First I would make sure that the pipes are loose in the hangars, and are not strapped tight to the joists. Then I would remove all of the tape from the joints and make sure they are joined as tightly as possible. Make sure you re-tape all joints. You should do this anyway to ensure no air, or whistling noise is escaping from them.
You can use duct tape or foil tape. As a last resort you can remove the boot (the part at the end of the duct that gets the air into each room) and cut the pipe shorter by about 1/2″ – 3/4″. That should solve the problem. I know–it is way easier to bang a few dents into each duct.
Note: Although it has been used for decades to seal duct joints, some people in the industry are beginning to question the efficiency of duct tape. I am not able to judge that, other than to make the observation that it is much thinner than it was.
To truly soundproof your ducting, you can take them down and wrap them with a heat reflective insulation (which will also help prevent heat loss from the pipes), or Mass Loaded Vinyl–a great soundproofing barrier. (Both of these are a fairly expensive and time-consuming option.) When you re-install the duct work make sure that you hang them properly. I would use Woven Duct Strap instead of the common metal strapping. It eliminates any kind of metal on metal rubbing, or tearing of pipe wrapping.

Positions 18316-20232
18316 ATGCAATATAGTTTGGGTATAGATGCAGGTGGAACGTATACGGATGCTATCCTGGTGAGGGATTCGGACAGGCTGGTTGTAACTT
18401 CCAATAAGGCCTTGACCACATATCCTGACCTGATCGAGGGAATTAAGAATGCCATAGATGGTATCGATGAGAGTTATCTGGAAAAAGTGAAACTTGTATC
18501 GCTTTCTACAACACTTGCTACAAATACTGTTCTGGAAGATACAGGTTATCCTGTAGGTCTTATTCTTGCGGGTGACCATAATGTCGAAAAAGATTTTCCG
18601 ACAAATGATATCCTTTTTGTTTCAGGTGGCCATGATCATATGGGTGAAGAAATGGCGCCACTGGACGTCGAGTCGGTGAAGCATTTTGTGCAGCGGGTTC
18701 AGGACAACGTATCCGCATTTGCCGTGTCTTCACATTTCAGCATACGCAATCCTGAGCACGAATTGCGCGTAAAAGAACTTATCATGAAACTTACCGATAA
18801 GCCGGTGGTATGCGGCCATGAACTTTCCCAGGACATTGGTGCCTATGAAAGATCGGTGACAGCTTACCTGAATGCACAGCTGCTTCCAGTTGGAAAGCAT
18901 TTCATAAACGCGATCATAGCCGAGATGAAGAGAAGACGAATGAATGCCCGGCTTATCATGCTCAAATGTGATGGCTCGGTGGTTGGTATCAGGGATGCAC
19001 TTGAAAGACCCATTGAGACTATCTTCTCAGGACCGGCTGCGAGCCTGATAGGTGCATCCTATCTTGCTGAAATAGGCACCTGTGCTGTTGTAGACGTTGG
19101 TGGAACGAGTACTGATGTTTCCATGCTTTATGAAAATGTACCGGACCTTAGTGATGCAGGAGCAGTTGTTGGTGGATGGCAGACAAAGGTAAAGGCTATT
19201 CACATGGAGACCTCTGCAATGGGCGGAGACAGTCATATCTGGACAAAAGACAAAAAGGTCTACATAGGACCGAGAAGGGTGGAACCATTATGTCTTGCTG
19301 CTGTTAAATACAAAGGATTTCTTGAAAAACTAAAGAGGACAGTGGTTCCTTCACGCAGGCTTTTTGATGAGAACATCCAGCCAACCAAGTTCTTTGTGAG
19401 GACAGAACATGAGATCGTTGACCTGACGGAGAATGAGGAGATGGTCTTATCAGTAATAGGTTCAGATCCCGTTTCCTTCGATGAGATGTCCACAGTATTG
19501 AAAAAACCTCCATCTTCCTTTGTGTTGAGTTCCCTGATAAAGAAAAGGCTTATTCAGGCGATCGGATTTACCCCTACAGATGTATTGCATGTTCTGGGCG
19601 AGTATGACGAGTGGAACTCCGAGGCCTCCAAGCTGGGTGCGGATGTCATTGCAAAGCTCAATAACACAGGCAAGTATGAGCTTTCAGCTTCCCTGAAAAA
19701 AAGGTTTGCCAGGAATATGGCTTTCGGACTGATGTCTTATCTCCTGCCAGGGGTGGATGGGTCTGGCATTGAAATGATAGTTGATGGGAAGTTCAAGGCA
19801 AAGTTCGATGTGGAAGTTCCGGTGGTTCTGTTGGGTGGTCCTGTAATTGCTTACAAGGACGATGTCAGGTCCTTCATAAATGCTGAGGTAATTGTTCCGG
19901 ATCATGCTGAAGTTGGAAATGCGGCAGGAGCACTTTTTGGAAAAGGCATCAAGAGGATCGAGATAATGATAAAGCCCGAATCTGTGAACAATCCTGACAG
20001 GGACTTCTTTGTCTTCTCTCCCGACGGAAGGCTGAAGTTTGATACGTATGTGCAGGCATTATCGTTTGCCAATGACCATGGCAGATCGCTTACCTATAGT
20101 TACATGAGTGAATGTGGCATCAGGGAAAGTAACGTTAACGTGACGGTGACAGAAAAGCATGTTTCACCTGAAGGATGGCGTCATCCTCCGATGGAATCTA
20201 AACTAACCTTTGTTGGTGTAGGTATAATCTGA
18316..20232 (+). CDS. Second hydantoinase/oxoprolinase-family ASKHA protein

To be honest, the duct noise would have to sound like a marching band before I would take my ducts down, wrap them, and re-install them.
Return air ducts are almost always quiet. The only place there could be noise is at the furnace filter. See Types of Filters section above.
Noise From the Furnace Room
Noise from the furnace blower can be very annoying in adjacent rooms. In an unfinished basement there are no adjacent rooms to be concerned about. But there will be some airborne noise into the room above.
Soundproofing the ceiling can be a nightmare as you can see from the attached picture of my utility room. It is way more efficient to soundproof the floor above. (Please see our article ‘How to Soundproof a Floor‘ to help you deal with that.) Mobile and modular homes quite often have the furnace on the main floor, producing all kinds of opportunity for Airborne and Impact Noise.